January 25, 2015

January 25, 2015
Don't Fall for These Three Hotel Scams

Welcome to another day in my life. Today is Sunday and I hope you are having a beary safe and great weekend. It is another busy weekend for Dab the AIDS Bear and me.

Since we travel around the world speaking at events, we stay at a lot of hotels. Having been in a lot of hotels, we have seen three hotel scams we would like to warn you in advance.

Many travelers view their hotel rooms as their safe place while visiting a new city. In their hotel room, they are invulnerable to the hustle and bustle, and are allowed to rest and relax after a day of adventuring. But even the most savvy of world travelers are unaware of the risks of sophisticated scams that start right inside your hotel room.

Even when we think we're the safest, danger always lurks around the corner. And because travelers are often looked at as an easy target, scam artists are always looking for the easy way to part a traveler from their money. Putting aside taxi scams for a moment (which can be relevant at hotels around the world), here are three hotel scams that you need to be prepared for as you travel.

Hotel Scam No. 1: Fake Hotel Food Delivery

It's not uncommon to find a number of menus in your hotel room for local dining options. And how many times have you come to your room to find a menu slid underneath the door? While the menu looks real, it may be a restaurant that doesn't exist at all.

Here's how the scam works: the scam artist creates and prints a menu that looks realistic. Once created, the menus are slid underneath the doors of hotel rooms, inviting guests of the hotel to order in at the end of the day. What guests don't know is that the restaurant doesn't exist. When a guest places the order, they will be asked to pay for their order by credit card. The food never comes, and the scam artists get away with the guest's credit card information.

Before you decide to order in, make sure that your restaurant actually exists. A simple internet search of restaurants in the area of your hotel will give you plenty of dining options. And if you have any doubt, ask the front desk if there are any restaurants that deliver to the hotel - they should be happy to provide you the menus from several local restaurants.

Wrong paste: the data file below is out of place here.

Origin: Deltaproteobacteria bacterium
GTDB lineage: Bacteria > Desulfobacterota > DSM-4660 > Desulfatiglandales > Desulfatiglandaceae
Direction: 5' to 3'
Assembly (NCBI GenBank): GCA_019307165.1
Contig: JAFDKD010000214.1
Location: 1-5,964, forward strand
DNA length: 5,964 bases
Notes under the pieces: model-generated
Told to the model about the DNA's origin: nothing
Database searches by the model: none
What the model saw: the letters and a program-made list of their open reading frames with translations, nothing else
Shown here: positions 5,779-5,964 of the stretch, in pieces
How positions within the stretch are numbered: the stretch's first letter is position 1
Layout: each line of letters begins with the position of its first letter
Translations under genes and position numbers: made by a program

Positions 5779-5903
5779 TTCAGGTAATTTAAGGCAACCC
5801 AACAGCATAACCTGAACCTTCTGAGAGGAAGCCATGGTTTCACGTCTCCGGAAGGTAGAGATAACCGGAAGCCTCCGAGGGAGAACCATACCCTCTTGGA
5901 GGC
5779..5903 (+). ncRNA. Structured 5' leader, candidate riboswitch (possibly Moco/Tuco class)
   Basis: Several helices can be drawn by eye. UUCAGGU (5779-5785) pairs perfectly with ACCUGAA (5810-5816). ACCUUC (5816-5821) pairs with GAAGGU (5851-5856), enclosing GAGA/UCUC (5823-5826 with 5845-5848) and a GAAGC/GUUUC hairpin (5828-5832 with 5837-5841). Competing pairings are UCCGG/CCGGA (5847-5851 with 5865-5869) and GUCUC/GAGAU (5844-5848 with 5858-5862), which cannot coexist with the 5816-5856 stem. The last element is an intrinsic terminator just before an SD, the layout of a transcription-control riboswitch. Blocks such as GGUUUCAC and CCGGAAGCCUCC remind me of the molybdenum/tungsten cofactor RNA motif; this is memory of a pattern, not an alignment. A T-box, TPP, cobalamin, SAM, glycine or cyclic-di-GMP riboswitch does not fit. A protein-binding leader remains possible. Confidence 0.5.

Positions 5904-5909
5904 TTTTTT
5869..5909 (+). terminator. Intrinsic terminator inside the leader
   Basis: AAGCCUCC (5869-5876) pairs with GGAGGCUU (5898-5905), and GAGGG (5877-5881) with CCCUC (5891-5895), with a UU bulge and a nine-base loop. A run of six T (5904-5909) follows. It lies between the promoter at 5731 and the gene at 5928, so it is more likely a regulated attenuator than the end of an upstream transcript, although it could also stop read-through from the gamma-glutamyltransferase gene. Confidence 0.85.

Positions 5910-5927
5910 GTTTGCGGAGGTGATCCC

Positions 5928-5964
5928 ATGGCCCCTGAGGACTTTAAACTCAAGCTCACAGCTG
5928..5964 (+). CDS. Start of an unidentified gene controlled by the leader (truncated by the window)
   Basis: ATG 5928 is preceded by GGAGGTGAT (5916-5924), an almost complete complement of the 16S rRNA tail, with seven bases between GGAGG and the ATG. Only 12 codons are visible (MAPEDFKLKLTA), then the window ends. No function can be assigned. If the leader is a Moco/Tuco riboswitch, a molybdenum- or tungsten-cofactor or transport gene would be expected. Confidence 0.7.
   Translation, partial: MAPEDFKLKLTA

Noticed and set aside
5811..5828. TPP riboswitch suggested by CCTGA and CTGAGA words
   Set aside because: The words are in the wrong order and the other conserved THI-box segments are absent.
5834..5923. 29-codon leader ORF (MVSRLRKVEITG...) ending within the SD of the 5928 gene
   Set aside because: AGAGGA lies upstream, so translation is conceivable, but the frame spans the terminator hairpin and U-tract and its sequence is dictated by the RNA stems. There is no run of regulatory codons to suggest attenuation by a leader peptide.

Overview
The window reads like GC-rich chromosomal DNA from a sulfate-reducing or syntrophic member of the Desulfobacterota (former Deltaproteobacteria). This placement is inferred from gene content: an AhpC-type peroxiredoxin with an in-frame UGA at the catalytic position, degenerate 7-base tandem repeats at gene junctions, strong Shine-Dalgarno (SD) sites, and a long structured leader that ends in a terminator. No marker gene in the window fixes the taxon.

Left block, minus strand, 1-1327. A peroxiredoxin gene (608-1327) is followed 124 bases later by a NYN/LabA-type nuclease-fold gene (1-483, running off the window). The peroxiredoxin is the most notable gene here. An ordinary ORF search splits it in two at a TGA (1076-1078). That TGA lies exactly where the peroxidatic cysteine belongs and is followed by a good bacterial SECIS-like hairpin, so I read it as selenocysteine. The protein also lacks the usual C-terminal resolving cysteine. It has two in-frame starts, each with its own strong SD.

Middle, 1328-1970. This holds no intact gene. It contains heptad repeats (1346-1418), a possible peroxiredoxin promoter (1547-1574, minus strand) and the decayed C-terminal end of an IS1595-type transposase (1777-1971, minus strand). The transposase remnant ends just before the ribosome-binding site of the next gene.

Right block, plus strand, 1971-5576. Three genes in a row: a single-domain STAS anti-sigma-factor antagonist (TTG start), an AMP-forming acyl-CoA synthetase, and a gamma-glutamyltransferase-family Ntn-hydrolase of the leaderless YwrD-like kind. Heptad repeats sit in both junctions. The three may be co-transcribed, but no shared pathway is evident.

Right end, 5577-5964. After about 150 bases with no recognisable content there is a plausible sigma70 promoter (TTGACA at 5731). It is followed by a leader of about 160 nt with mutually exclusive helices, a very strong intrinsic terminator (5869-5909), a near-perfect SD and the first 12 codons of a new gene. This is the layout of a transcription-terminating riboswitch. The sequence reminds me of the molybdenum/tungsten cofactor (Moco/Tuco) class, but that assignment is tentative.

Hotel Scam No. 2: Fake Front Desk Charges

Many high quality hotels are trained to make a phone call to your room 15 minutes after your check-in, just to make sure that your room is perfect. But have you ever gotten a call from the front desk with another issue?

Although it's becoming less common, the front desk call scam can still be a problem - especially in developing parts in the world. It starts when you get a call to your room phone from someone claiming to be at your hotel's front desk. Often times, they will claim that the hold on your card was declined, and they need to re-verify your credit card number. As a convenience, they are more than happy to take your credit card information over the phone, so that you can go back to your vacation in progress.

A real member of your hotel's staff should never ask for credit card information over the phone. Should you get a phone call about a credit card problem, never give the calling party any information. Instead, always offer to come down to the front desk to sort it out. If the caller insists that it must be taken care of immediately, then simply hang up, and either call or walk down to the hotel front desk.

Hotel Scam No. 3: "Free" WiFi Connections

Nobody enjoys paying for wifi internet access at their hotels. Which makes the "Free WiFi" hotspot popup even more tempting.

A growing problem, wifi "skimming" is a new scam that targets you through the promise of free internet access. Common at hotels and other public places, like coffee shops and bus stations, the scam works by setting up a "free" wifi hotspot - usually aptly named to get your attention. Though the internet connection will be free to access, your data can route through several points, including a scam artist's computer. Because they are hosting the connection, they can see all data you transmit through their wifi signal - including websites, usernames, and passwords used during your session.

Before you connect to a network, make sure that it is a legitimate network. Many networks will be secure, and require you to have a password to access. Other secure networks will usually have the name of the property or hotel chain in the network ID, and will advertise their wifi network on printed materials. Be sure to ask which is the preferred network at your hotel, and how you can access it once you're there.

Keeping yourself safe from common hotel scams simply takes a little know-how of what to be aware of. By knowing the scammer's tricks, you can worry less about losing your data, and focus on having a great trip.

Hope you have a beary safe and great Sunday!

Until we meet again; here's wishing you health, hope, happiness and just enough.

big bear hug,

Daddy Dab